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The Healthy Parent Child Relationship

Parenting can be difficult and challenging, but it can also be fun and rewarding. Our role as parents is to teach our children and young adults how to make responsible decisions so they can grow up to be independent, responsible adults.

According to Wikipedia, parenting or child rearing is the process of promoting and supporting the physical, emotional, social, and intellectual development of a child from infancy to adulthood. Parenting refers to the intricacies of raising a child aside from the biological relationship.[1]Wikipedia

Merriam Webster defines parenting as the raising of a child, the act or process of becoming a parent, or the taking care of someone in the manner of a parent.

The Bible teaches us in Proverbs 22:6 to train up a child in the way he should go: and when he is old, he will not depart from it.

The question is, "How do you train up a child?" What is your definition of child rearing? Are you fostering a nurturing environment that encourages your child to grow up to be a responsible, independent adult?

From the moment I first found out I was pregnant, I studied everything I could to be the best parent I could be. I read parenting books and subscribed to parenting magazines and even studied child development for my Associates degree. I wanted to be well equipped to raise my son right.

During the 1960’s, psychologist Diana Baumrind suggested that there were three parenting styles: Authoritarian, Authoritative, and Permissive.

Psychologist Eleanor Maccoby and John Martin also suggested a fourth parenting style known as uninvolved.

This is what I learned in my Child Development studies:

Authoritarian parents have high expectations of their children. They enforce strict rules with punishments, instead of disciplining and providing guidance about why the rules are set. This parent is known for saying, “Because I said so.”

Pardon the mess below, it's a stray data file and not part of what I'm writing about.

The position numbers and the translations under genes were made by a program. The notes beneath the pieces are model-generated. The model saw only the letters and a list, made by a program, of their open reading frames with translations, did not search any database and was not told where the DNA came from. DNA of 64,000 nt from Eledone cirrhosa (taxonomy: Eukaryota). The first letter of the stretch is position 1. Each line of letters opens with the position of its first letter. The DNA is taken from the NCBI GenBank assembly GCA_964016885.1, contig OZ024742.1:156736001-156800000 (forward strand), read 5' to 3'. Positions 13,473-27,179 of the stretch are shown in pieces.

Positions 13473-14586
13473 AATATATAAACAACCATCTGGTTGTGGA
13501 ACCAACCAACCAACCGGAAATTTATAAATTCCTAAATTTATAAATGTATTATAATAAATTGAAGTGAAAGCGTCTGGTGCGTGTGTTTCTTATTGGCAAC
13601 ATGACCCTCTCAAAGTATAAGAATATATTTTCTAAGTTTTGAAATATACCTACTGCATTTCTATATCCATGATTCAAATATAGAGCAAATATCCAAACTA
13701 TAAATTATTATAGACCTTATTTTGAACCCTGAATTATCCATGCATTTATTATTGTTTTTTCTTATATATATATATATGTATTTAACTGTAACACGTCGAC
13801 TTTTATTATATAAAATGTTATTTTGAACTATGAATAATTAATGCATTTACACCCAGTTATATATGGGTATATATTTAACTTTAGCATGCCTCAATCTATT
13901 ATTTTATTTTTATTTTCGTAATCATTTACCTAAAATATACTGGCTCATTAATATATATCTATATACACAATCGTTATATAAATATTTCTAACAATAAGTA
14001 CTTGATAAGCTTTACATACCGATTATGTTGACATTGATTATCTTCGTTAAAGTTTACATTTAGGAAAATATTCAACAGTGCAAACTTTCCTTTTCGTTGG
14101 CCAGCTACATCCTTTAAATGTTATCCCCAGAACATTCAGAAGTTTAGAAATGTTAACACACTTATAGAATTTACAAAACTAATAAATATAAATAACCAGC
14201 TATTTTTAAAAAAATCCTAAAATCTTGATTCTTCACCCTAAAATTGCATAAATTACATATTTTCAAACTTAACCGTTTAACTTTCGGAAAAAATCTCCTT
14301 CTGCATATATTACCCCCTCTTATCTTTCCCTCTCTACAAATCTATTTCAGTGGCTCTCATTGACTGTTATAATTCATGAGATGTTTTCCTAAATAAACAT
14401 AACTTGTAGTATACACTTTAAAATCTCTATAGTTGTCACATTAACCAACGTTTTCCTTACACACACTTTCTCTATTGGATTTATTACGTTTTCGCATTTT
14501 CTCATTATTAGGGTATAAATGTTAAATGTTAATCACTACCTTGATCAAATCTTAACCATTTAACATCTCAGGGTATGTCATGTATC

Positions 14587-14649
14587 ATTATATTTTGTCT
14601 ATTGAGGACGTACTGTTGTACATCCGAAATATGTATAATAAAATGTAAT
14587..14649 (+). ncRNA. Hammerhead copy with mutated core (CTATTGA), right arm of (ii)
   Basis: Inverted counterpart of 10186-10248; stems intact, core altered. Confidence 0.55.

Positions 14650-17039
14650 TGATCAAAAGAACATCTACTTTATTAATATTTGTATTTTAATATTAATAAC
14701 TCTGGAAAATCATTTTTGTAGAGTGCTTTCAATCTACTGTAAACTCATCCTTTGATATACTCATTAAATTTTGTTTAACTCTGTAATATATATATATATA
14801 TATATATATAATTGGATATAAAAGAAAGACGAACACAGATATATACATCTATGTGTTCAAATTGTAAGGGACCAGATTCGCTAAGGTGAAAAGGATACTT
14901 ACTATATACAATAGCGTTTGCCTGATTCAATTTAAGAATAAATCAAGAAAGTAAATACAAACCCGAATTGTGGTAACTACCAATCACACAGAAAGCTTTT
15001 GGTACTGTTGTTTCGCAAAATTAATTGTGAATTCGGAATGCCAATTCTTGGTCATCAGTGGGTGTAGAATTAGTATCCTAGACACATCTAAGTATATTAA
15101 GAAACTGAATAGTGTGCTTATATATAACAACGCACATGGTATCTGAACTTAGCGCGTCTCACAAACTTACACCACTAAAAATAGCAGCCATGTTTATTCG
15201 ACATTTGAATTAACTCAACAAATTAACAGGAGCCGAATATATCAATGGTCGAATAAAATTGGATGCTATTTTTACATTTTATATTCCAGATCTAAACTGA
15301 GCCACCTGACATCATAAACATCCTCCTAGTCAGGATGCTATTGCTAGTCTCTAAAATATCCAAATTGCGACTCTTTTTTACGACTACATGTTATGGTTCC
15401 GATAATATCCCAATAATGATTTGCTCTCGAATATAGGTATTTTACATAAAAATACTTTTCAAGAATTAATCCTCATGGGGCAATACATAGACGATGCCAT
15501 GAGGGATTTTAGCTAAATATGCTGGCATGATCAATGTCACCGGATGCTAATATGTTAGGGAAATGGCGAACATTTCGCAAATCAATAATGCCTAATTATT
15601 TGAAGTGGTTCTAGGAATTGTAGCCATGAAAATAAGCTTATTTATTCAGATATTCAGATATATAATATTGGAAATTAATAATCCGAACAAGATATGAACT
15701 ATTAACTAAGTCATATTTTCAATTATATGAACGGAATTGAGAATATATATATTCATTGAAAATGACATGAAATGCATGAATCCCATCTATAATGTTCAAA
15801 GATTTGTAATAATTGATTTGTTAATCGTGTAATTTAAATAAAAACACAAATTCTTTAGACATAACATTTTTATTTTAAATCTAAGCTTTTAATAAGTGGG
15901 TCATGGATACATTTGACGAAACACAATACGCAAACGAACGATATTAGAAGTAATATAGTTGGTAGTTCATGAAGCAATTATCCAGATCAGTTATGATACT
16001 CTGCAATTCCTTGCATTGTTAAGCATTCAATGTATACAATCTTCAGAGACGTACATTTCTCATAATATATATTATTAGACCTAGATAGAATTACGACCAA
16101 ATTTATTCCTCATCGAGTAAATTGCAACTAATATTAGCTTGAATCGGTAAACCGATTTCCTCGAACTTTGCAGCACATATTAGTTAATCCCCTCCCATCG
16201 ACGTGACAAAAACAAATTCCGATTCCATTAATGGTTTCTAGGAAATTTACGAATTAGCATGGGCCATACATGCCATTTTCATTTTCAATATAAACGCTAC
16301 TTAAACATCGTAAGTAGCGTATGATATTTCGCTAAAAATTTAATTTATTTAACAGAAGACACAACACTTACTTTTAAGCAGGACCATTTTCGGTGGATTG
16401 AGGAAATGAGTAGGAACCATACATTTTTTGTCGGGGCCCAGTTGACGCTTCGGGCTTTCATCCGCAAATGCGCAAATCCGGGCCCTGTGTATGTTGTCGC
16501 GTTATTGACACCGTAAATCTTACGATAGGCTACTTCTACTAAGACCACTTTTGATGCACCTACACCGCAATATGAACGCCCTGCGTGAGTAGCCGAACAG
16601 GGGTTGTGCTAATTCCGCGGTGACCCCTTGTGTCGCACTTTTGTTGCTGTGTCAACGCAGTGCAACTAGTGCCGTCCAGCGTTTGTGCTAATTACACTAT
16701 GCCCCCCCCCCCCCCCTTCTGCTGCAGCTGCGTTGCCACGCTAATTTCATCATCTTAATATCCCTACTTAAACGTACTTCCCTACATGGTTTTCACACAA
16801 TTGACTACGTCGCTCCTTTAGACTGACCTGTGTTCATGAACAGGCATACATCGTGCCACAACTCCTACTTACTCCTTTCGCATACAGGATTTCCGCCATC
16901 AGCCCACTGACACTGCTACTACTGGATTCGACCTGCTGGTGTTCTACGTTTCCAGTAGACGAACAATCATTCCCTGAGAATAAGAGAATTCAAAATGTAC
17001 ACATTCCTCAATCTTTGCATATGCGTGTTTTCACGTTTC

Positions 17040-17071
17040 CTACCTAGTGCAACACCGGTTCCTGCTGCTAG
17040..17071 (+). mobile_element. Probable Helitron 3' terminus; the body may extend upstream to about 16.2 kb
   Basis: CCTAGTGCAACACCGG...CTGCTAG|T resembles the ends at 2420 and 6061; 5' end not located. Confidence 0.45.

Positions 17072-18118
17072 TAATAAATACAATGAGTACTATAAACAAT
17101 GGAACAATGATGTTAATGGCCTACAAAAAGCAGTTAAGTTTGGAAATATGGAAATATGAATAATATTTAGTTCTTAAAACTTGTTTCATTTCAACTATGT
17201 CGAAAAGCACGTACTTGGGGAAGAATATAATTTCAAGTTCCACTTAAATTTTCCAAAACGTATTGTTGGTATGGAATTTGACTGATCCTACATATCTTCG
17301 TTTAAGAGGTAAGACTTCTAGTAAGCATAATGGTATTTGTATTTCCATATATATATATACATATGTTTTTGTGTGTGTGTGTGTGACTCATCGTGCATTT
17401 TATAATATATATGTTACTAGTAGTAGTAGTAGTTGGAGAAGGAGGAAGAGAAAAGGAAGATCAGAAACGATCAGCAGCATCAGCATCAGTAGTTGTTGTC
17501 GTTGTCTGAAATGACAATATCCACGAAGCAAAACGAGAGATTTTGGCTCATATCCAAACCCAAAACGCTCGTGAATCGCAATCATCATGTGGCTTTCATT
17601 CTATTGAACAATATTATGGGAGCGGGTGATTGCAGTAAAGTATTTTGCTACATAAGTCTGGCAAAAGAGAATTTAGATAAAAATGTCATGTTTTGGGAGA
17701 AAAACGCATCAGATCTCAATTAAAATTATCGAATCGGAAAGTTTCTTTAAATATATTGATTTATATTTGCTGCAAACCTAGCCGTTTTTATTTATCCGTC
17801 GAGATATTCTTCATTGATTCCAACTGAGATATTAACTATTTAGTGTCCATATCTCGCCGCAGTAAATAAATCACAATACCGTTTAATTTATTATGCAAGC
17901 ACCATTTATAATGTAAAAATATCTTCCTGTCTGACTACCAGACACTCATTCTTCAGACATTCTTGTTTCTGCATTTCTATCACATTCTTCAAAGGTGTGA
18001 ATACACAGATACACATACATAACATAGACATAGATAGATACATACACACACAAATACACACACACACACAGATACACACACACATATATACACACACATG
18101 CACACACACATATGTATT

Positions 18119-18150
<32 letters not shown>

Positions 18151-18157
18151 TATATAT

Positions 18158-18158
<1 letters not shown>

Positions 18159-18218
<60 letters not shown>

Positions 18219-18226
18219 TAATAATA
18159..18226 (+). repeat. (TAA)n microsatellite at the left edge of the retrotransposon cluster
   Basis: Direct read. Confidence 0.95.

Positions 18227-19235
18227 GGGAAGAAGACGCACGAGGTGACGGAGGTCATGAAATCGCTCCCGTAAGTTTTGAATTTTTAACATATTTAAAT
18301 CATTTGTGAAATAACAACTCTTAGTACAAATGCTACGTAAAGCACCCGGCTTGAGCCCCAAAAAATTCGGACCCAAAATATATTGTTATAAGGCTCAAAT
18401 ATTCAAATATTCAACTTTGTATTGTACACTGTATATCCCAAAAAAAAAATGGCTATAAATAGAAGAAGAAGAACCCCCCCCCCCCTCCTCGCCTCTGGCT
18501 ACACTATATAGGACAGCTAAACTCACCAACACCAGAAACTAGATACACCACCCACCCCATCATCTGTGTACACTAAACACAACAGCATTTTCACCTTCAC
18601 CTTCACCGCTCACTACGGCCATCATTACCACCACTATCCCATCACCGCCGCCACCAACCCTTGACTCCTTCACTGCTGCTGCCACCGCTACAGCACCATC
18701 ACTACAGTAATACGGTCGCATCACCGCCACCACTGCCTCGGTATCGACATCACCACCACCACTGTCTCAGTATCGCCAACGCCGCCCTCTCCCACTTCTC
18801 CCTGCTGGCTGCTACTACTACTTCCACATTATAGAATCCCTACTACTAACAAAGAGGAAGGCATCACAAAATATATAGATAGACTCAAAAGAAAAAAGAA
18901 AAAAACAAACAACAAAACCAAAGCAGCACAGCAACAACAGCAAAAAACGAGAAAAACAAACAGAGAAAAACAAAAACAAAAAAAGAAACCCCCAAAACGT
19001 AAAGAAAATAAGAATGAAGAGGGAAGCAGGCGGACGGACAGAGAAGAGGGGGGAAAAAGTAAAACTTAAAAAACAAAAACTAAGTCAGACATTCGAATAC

Children who have authoritarian parents may develop low self-esteem and may have anger issues. Due to the high expectations, they may begin to lie to get out of trouble.

Permissive parents are very nurturing toward their children and have few rules. These parents have low expectations for their children. Their rules are seen as inconsistent and they rarely discipline their children. These parents take on the role of a “friend.” They are known for saying, “Kids will be kids.”

Children who grow up in a permissive parenting style house hold may have health problems, because their parents neglected to show them how to brush their teeth or take them for medical and dental visits. They may also struggle academically. They may have a lack of respect for authority and rules, as they were not taught about respect and following the rules. They may also develop low self esteem and they may grow up to be sad.

Uninvolved or Neglectful parents have very few demands and little communication toward their children. They fill the child’s basic needs, such as food and shelter, but they offer little or no structure or rules. This can be due to many reasons, such as parents that need to work more to make ends meet, a parent that is disabled and cannot help their child, or it can also be due to parents that are alcoholics, for instance. These parents are known for being detached from the child’s life, for one reason or another.

Children raised by uninvolved parents have self-esteem issues and do not perform well academically. They also tend to have behavior problems.

The Authoritative parenting style is my favorite! When I first learned about the authoritative parenting style, I was determined this was the parent I wanted to be. Authoritative parents are nurturing toward their children, they set boundaries and rules, and they discipline their children through guidance in the form of teaching them right from wrong. These parents have high expectations and want the best for their children. These parents are known for having open communication and encouraging their children.